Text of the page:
National Down Syndrome Awareness Month

15 Oct
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National Down Syndrome Awareness Month

October is National Down Syndrome Awareness month. It is a chance for us to raise awareness and celebrate abilities rather than disabilities. Down Syndrome is a genetic condition that causes delays in physical and intellectual development resulting from the presence of an extra chromosome. Individuals with Down Syndrome have 47 chromosomes instead of the usual 46. The presence of the additional chromosome alters development and causes the characteristics that are associated with Down Syndrome, including…

  • Low muscle tone
  • Small stature
  • An upward slant to the eyes
  • A single deep crease across the center of the palm

Down Syndrome occurs in approximately one in every 691 live births, making it the most frequently occurring chromosomal disorder. There are about 400,000 Americans diagnosed with Down Syndrome and approximately 6,000 babies born with the disorder each year in the United States.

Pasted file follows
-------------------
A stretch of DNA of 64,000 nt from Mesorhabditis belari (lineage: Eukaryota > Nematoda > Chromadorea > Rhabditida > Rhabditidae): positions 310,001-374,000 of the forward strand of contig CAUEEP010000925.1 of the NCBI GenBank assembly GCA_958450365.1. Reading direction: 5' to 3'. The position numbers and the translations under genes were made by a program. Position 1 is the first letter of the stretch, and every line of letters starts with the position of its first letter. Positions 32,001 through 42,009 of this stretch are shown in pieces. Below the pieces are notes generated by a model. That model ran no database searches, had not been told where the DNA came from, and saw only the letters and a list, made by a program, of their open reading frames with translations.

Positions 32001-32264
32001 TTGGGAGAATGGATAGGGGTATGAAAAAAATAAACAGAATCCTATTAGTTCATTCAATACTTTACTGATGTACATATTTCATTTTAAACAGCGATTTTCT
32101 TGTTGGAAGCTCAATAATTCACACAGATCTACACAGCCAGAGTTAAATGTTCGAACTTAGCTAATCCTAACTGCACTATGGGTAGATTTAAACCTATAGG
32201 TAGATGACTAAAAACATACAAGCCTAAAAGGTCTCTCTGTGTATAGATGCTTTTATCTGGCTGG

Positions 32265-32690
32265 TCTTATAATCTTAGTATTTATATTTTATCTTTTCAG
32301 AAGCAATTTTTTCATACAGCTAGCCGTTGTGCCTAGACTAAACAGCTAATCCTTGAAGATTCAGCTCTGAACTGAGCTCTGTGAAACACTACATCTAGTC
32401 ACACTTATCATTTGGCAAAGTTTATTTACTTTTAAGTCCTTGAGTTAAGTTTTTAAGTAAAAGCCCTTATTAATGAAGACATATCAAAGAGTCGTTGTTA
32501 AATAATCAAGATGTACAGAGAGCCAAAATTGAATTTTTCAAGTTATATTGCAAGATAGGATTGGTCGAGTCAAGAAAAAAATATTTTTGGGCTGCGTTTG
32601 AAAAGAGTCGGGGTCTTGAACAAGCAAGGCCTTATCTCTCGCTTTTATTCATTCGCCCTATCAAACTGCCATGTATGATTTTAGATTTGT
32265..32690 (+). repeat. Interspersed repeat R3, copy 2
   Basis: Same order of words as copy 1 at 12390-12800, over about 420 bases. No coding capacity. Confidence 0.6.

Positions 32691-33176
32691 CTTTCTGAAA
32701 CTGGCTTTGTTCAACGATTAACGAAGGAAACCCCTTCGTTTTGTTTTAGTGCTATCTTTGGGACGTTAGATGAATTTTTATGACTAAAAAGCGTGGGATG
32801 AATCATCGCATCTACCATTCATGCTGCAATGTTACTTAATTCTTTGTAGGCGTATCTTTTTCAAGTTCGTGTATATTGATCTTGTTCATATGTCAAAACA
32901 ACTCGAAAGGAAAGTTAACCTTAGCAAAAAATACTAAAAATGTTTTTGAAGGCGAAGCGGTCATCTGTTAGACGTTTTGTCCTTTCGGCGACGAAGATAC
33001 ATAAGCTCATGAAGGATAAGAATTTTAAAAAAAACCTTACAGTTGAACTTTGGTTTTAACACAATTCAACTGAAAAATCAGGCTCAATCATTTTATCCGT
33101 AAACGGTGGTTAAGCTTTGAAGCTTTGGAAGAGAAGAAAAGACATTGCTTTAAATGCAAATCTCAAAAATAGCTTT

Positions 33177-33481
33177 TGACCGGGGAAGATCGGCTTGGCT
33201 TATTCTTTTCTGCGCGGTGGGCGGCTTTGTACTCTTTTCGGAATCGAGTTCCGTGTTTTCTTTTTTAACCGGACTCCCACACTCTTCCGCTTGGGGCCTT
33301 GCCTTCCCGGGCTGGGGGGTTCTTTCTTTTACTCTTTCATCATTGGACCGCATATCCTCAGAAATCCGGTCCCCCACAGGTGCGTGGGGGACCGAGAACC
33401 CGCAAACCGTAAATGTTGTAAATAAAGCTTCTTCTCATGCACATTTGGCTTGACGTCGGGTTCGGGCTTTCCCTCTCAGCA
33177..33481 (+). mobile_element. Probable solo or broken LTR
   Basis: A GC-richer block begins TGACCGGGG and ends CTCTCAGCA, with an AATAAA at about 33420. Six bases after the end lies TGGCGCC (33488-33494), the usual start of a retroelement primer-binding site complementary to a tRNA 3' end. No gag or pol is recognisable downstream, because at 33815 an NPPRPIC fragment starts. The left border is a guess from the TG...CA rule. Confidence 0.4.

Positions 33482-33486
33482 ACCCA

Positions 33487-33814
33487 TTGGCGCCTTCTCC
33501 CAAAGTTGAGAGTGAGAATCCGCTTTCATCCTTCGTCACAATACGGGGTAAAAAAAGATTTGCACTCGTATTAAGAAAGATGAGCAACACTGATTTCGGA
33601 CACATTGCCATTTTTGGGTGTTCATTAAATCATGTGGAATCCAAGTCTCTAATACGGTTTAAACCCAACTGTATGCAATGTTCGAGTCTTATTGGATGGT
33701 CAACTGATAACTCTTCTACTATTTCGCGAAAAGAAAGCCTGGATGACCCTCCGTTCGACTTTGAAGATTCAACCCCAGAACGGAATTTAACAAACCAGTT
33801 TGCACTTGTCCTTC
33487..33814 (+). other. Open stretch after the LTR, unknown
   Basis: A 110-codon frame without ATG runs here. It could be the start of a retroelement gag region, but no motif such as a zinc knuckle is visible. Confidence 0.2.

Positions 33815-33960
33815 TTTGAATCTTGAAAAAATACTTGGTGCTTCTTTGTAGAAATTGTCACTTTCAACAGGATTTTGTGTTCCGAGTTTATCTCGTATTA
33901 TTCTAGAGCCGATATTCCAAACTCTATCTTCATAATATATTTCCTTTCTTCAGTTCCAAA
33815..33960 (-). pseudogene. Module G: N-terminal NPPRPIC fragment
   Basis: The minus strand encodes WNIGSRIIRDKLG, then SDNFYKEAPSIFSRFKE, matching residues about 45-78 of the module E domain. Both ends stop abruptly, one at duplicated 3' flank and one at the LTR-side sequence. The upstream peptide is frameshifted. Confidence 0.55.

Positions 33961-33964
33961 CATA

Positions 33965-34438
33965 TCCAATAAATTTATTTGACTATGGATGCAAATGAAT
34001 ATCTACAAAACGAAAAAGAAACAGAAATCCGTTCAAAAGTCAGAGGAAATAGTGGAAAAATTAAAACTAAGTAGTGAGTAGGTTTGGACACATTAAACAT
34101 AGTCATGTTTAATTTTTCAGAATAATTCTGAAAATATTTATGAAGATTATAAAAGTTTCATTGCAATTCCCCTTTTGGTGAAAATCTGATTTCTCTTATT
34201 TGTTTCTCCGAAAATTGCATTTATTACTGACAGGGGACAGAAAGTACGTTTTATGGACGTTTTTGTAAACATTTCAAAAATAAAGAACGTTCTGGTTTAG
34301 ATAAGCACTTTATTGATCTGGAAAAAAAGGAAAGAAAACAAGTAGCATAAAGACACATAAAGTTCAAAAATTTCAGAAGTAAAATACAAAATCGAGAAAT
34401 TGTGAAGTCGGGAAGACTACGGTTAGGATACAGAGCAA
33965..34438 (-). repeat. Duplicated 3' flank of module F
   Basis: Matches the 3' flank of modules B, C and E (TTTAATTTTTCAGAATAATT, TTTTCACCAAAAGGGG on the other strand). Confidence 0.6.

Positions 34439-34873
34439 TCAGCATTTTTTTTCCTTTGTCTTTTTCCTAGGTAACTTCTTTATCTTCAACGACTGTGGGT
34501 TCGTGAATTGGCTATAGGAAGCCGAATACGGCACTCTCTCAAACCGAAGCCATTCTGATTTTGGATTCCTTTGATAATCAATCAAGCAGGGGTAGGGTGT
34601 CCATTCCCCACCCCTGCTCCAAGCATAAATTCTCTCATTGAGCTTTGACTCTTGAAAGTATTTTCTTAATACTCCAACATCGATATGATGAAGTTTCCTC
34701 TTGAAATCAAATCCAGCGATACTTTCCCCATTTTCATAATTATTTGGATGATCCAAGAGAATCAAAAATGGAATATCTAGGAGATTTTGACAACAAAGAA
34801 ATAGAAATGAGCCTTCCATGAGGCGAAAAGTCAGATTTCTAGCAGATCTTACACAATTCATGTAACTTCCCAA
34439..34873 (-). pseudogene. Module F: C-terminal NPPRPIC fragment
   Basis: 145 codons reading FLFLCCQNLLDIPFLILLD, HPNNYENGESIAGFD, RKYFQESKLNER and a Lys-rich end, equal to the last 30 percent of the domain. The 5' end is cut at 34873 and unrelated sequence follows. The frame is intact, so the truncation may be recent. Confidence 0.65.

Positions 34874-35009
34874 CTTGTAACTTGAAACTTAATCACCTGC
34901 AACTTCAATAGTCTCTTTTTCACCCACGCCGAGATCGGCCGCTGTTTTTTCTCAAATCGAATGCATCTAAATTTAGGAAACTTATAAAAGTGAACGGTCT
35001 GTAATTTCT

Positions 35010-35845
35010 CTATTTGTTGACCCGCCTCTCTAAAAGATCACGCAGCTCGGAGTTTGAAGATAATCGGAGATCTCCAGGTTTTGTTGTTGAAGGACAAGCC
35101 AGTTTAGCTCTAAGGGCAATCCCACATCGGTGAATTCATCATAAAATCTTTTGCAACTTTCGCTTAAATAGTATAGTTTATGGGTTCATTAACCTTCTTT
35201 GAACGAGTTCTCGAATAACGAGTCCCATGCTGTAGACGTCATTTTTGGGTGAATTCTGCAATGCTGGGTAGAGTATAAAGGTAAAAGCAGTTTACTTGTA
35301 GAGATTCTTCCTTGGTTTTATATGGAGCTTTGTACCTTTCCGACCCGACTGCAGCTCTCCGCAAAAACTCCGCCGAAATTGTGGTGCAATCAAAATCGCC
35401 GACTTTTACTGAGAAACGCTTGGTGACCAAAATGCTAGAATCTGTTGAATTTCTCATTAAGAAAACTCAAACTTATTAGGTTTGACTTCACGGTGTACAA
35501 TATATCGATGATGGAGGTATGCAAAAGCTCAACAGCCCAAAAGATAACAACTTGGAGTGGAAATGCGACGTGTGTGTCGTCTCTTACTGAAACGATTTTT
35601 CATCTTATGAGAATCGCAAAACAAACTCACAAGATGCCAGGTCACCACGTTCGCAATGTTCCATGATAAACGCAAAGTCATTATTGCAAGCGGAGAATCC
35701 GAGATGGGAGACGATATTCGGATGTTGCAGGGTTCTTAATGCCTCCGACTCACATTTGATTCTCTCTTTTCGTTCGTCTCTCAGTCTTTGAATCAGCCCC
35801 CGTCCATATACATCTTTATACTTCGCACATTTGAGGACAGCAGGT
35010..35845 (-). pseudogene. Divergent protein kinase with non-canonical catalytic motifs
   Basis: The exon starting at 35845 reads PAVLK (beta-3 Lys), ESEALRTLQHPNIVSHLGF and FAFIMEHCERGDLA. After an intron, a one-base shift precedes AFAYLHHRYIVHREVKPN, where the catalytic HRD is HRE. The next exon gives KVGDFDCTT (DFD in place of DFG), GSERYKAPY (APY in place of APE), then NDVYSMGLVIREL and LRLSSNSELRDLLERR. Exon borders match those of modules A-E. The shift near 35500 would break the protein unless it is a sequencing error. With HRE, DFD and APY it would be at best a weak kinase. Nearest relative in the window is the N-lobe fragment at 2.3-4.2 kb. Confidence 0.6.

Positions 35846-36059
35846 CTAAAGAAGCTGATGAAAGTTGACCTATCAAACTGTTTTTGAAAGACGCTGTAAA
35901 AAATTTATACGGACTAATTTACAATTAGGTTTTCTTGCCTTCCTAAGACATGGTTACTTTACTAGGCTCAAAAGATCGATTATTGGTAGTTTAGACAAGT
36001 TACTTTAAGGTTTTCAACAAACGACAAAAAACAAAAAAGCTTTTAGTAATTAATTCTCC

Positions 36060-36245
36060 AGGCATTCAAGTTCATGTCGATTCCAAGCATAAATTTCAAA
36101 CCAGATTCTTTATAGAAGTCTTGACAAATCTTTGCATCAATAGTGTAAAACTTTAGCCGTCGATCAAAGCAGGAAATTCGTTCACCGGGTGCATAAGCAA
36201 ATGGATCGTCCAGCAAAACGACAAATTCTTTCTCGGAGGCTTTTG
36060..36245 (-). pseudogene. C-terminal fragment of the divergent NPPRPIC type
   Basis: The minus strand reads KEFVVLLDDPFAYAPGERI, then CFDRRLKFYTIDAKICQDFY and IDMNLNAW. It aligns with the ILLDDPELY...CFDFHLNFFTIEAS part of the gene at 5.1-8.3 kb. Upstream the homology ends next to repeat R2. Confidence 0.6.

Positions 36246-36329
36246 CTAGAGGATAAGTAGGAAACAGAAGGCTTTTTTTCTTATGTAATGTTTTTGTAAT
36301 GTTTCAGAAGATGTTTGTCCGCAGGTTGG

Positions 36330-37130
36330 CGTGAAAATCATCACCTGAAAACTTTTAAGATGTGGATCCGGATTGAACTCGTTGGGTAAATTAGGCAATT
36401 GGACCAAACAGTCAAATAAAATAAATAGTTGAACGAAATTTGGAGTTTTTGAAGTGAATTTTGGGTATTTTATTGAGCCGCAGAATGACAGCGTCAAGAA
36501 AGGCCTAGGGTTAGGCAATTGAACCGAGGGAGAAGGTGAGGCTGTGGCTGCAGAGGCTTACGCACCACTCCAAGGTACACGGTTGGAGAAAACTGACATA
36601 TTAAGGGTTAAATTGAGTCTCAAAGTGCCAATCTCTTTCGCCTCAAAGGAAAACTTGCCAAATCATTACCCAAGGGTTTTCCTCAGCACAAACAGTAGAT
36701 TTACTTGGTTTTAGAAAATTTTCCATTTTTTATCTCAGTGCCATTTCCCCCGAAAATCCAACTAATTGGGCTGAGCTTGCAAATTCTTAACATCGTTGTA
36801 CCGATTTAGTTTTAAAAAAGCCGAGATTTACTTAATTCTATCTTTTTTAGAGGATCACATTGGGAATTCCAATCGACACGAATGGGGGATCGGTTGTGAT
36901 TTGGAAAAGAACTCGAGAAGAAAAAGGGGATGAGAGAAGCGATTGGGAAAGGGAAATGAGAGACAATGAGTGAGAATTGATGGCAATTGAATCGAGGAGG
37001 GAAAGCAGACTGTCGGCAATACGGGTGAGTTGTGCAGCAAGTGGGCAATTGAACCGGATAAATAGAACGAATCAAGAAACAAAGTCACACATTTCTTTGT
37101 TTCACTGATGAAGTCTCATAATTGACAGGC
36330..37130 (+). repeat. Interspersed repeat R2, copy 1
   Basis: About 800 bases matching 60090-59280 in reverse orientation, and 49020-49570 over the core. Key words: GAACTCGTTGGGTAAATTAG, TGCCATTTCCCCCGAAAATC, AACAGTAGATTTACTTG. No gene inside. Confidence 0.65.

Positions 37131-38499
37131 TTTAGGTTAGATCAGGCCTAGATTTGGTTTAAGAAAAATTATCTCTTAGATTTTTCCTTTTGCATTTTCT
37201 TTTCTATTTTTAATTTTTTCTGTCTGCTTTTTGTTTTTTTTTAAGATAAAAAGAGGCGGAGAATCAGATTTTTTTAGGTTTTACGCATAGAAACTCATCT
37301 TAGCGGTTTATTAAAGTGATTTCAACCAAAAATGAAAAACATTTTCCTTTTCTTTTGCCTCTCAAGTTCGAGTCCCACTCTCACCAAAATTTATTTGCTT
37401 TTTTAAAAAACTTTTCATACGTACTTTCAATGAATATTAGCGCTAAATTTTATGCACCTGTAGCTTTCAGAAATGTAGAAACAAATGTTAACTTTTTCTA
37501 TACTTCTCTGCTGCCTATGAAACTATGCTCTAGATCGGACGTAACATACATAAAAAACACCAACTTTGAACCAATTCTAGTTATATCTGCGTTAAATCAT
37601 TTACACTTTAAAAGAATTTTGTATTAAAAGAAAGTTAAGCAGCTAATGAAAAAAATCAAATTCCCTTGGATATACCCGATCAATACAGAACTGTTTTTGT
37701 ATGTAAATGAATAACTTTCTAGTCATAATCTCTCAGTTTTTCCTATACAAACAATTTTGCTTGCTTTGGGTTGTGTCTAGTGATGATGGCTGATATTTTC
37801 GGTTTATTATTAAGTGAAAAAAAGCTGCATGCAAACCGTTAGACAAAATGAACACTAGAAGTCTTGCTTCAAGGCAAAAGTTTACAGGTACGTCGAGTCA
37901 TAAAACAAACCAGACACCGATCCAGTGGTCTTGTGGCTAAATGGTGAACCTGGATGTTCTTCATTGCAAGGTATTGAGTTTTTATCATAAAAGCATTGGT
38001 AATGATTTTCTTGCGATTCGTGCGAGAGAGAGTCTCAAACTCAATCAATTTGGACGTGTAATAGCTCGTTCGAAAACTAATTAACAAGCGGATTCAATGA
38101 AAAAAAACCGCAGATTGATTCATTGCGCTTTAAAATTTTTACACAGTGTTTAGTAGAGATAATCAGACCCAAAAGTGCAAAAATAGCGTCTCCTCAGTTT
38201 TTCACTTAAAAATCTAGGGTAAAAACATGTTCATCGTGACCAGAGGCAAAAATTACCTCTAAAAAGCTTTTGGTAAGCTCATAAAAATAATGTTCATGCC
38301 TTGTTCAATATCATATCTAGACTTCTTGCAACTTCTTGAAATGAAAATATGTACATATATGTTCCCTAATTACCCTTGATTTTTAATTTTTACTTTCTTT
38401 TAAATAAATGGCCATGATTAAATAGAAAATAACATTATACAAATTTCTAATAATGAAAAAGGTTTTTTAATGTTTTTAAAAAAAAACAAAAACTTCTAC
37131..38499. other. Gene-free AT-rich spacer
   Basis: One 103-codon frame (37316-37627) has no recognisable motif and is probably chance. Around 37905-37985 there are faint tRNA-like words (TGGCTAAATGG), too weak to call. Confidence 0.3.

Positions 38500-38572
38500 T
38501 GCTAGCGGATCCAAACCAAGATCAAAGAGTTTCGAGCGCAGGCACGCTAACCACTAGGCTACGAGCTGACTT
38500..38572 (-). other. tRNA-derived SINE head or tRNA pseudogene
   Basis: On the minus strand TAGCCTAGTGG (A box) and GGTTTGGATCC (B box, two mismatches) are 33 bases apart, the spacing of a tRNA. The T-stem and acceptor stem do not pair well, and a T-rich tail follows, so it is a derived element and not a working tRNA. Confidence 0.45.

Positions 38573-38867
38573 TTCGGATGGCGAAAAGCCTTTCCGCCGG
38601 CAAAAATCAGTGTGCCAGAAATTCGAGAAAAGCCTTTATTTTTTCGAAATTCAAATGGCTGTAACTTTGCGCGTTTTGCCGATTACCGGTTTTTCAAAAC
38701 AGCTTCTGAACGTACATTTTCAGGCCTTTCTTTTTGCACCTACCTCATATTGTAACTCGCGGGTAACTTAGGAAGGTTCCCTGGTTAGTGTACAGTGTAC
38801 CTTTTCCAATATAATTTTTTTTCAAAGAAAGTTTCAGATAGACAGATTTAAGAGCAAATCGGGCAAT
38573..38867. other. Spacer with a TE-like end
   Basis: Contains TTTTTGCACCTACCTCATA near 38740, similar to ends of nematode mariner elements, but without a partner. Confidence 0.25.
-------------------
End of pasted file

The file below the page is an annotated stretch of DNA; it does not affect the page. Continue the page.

There are three different types of Down Syndrome:

  1. Trisomy 21 (nondisjunction) – accounts for 95% of known cases of Down Syndrome.
  2. Translocation – accounts for 4% of all cases of Down Syndrome.
  3. Mosaicism – accounts for only 1% of all cases of Down Syndrome and research has indicated that individuals with mosaic Down Syndrome may have fewer characteristics than those with the other two types.

Down Syndrome is usually identified at birth or shortly thereafter. Initially, the diagnosis is based on physical characteristics that are commonly seen in babies with Down Syndrome. The diagnosis must be confirmed by a chromosome study, known as a karyotype. This provides a visual display of the chromosomes grouped by size, number, and shape. This study may be performed by examining blood or tissue cells.

So, take a moment and celebrate the abilities and accomplishments of individuals with Down Syndrome.

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